Wednesday, 9 December 2015

"The island took my heart"

I genuinely can't remember a week I have ever enjoyed as much as this. I have dreamed about this place for at least 5 years and applied the last three years I think and missed the deadline every time. I finally got a place this time.

I stayed in a little village called Marloes, the day before as I was sailing early the next morning. Marloes was lush and I went for a walk to nearby Marloes sands, as it was a nice afternoon and I knew I could see Skomer from there. 

I took this great book that a dear friend got me as a present before coming away, it a fictional thriller set in a bee hive I can't recommend it highly enough or the gift of giving a book, as it really if the gift that keeps on giving! The Bees by Laline Paull.

I had a paddle and sat on the rocks and read a few chapters. I head back to find some dinner and a few pints at the Lobsterpot. I had vegan drunken mushroom pie, sauteed potatoes, peas, salad and a pint of rockhopper penguin, banging! I sat in the beer garden til late reading and drinking.

I stayed at the Albion B&B super kitsch and lush. 

I was up at the crack of dawn for cereal, toast and coffee and a frog march down to the landing with all my gear for a week. Two nice fellows who were off for a morning dip picked me up as they felt sorry for me walking with all my kit.

I was first to the landing and went straight down to wait for the boat. I was soon joined by other volunteers who were going out for the week also and some overnight guests for the hostel. There were seals in the water already.

The boat sailed at 9 sharp, after loading the gear on-board felt a bit sea sick having not used my "Sea legs" (RIP Blackbeard) for a while. Loved the no smoking sign which said "No Puffin" with a picture of a Puffin smoking a pipe! 

The crossing was really quick, painless and incredible views of the coastline, puffins in the water as well.

Obligatory Boat selfie

We walked up to the farm complex at the centre of the island where we would be staying. We got straight to unpacking and making beds I bought some particularly fetching bedding just for the occasion.

The accommodation is basic, but awesome, the setting is unreal! we have a briefing with Jason the assistant warden about the remainder of the day and how the duties work for the rest of the week.

Myself and my buddy Joe are on Patrol so we get to have a good mosey around the island and then we are on visitor engagement at the Wick with a scope on the cliff.

The views of Puffins, Fulmar and Kittwake, from the cliff were insane puffins literally came and landed right in front of you, they also did some impressive fly-bys too.

That evening and pretty much every evening we sat around after dinner as a group playing cards, playing Taboo, Jenga, Scrabble and the post it note name on the head game.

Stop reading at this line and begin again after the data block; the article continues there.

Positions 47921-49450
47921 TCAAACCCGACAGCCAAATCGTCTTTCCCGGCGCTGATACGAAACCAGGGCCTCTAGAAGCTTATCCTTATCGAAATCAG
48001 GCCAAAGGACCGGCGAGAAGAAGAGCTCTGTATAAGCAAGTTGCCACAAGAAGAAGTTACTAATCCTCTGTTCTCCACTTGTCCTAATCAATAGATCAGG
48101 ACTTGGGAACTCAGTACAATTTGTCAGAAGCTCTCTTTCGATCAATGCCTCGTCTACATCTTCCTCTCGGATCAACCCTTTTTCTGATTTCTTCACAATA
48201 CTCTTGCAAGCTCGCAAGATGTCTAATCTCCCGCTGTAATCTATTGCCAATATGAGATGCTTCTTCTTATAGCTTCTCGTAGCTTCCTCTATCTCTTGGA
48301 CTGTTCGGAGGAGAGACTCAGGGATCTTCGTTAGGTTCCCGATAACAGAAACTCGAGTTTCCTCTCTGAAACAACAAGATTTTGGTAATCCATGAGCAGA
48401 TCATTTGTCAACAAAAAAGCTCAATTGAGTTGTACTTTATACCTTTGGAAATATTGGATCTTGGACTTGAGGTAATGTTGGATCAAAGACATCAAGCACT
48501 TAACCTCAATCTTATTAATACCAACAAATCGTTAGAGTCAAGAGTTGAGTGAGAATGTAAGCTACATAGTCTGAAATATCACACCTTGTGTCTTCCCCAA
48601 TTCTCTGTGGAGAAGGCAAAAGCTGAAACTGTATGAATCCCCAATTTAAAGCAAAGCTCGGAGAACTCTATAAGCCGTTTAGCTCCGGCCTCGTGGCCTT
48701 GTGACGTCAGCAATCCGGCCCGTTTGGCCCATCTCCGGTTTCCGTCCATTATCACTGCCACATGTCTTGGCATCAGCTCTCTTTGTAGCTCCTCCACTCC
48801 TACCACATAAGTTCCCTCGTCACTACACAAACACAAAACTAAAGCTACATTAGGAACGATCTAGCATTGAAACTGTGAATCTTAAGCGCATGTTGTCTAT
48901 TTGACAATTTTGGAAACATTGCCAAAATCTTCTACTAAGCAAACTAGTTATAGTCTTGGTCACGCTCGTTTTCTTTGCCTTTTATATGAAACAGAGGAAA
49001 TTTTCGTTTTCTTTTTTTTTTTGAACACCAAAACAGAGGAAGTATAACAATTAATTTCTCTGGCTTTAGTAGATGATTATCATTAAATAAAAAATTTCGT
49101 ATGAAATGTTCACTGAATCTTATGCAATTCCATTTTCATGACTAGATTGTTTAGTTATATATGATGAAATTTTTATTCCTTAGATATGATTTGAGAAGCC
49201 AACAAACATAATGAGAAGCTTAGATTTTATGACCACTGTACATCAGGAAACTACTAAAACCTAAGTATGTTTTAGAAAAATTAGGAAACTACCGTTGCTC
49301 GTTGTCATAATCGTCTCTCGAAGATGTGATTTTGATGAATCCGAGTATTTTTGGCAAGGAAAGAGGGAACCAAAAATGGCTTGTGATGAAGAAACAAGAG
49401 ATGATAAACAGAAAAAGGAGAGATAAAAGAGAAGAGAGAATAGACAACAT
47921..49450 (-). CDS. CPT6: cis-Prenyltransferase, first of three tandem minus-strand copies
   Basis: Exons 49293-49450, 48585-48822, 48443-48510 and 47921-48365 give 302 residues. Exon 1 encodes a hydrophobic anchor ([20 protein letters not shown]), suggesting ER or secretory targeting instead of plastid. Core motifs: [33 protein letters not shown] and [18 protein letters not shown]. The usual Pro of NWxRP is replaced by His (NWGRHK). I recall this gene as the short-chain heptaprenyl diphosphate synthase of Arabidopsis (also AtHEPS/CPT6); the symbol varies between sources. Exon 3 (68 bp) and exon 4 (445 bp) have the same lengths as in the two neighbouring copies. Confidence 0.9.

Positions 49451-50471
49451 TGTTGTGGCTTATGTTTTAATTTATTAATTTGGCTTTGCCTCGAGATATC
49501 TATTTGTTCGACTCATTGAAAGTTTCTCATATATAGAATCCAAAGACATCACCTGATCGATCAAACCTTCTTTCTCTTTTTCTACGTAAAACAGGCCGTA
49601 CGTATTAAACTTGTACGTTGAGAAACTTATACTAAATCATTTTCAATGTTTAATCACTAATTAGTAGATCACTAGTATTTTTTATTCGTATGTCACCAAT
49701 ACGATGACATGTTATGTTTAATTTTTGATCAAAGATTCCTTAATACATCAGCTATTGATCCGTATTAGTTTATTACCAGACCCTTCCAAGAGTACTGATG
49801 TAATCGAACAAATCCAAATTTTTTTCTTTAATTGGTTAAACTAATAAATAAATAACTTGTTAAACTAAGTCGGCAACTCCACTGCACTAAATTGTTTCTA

I was amazed by how close the Puffins will actually come in order to get back to their burrows.

Juvenile peregrine taken through the scope with my IPhone from the Wick.

Fellow Volunteers Joe, Charlie and Will at the trig point.

Exploring the island at dusk with the lads.

All the work on the island is still done manually, which I found not only massively improved my well-being, but I also lost 4 inches off my waist. Here's me being the not so grim reaper scything the paths by hand.

The Castaway Beard is really starting to take shape now!

One evening I got to help the research students living on the island to weigh and feed the Manx Shearwater chicks. This guy was my favorite, despite being the smallest he was super feisty, earning him the nickname Biting Sh*t, which I thought was awesome. 

Reptile survey counting slow worms.

Counting cetaceans from Skomer head at dusk with the group, mostly porpoise. Saw our first Short eared Owl at dusk on the walk back, on our last night on the island, after looking all week unsuccessfully.

The Manx Shearwater at night is one of the most unforgettable wildlife experiences of my entire life. The sound they make as they come in for the night is blood curdling and really eerie, you sit on the bench at the landing in complete darkness, and the birds start flying in to land all around you in their hundreds. They are really beautiful, but very very clumsy.

Skomer vole survey, these are endemic to the island and are not found anywhere else in the world.

Panoramic view from the island, it's so beautiful here.

Common Toad are literally everywhere at night on the island

We swam at the landing point on our last day, after finishing our last shift all together. There were Seals swimming in the water so amazing, the next day a pod of 200+ dolphins passed right through where we were swimming.

This is my favourite Puffin shot from my visit, I tried all week to get the classic shot with the sand eels in the beak.

Jason managed to get a Convolvolous Hawk Moth which he was kind enough to bring to show us, we also got to see what other species he had caught I was particularly amazed by the Sexton beetle.

One of my other fave shots of a Raven flying past scavenging.

I truly can't recommend Residential volunteering enough for improving personal well-being, or just visiting this truly wondrous island for the day or an overnight stay at the hostel, but be warned you like me my lose your heart to an island too. 

I'm already booked to go back next year!


No comments:

Post a Comment